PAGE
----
Brenda Trammell says she would like to see the county provide a center for children and adults diagnosed with Fragile X Syndrome. She and her husband, Danny, have one son, Brian, now 28 years of age, who was diagnosed with that condition.
Fragile X Syndrome is a genetic condition involving changes in part of the X chromosome. It is the most common form of inherited intellectual disability (mental retardation) in boys. It is caused by a change in a gene called FMR1. A small part of the gene code is repeated on a fragile area of the X chromosome. The more repeats, the more likely there is to be a problem. The FMR1 gene makes a protein needed for your brain to grow properly. A defect in the gene makes your body produce too little of the protein, or none at all. Boys and girls can both be affected, but because boys have only one X chromosome, a single fragile X is likely to affect them more severely. You can have fragile X syndrome even if your parents do not have it.
“Brian has to be assisted in day-to-day activities such as cooking,” said Trammell, of Wallins Creek. “He is able to do things like loading and unloading the dishwasher, taking his own showers and things such as that. Brian loves to fish. He, his dad and I like to share this activity together. We have five Tennessee Walker horses and Brian loves to help water and feed them with his dad.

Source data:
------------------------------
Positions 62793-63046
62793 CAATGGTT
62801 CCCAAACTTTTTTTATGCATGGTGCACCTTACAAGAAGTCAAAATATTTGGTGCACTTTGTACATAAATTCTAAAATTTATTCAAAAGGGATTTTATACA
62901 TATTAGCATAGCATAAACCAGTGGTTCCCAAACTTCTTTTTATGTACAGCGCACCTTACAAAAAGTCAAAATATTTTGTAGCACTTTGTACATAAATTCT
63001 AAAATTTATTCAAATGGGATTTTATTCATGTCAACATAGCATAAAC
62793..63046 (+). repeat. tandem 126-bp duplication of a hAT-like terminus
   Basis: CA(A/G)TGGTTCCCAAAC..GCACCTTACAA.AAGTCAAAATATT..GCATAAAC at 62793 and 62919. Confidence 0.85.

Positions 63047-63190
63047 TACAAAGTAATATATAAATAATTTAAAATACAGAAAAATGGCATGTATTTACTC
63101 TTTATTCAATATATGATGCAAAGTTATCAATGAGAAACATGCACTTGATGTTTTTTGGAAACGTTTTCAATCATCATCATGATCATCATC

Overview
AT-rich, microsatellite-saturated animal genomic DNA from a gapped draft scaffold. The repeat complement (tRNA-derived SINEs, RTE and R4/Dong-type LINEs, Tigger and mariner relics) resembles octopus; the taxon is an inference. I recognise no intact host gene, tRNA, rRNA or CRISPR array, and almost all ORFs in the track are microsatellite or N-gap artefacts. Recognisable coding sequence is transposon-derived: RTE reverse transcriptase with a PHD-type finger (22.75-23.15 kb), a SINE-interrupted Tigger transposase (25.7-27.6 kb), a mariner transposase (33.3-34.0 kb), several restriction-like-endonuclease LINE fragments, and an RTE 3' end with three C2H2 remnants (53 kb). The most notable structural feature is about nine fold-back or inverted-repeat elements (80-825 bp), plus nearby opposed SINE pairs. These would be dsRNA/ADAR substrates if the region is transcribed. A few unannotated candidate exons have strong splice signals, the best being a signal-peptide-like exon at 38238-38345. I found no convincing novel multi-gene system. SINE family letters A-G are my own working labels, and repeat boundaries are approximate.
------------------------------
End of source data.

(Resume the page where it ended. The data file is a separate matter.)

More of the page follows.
“There is just no where for Brian to go and interact with others such as himself. If there was a center where he could go just one or two days a week it would be so nice for him. He gets so bored. It would be good for him to socialize with young adults his age and not necessarily with much older adults. He loved going to high school because he loved being around kids. He’s mentally always going to be a kid. He never sees a stranger. If he has seen you once, he almost always remembers your face. He’s a very friendly person.”
Trammell works as a secretary at the Harlan County Extension Service. She began working for the extension office in 1974 in the basement of the old Harlan County Courthouse. She left and worked about eight years for Concentrated Employment Training Agency, and then came back to the extension office in 1989. She is a James A. Cawood High School graduate.
“I love to read, but don’t have a lot of time for that,” said Trammell. “I have to spend a lot of time with my son planning things for him to do. I am a member of the Wallins Christian Church where I’m in charge of their flower fund. My husband is a coal miner. Together, we try to protect and provide for our son Brian. It’s hard sometimes, but to see that sweet smile of his sometimes makes it all worthwhile.”
Reach Nola Sizemore at 606-573-4510 or at firstname.lastname@example.org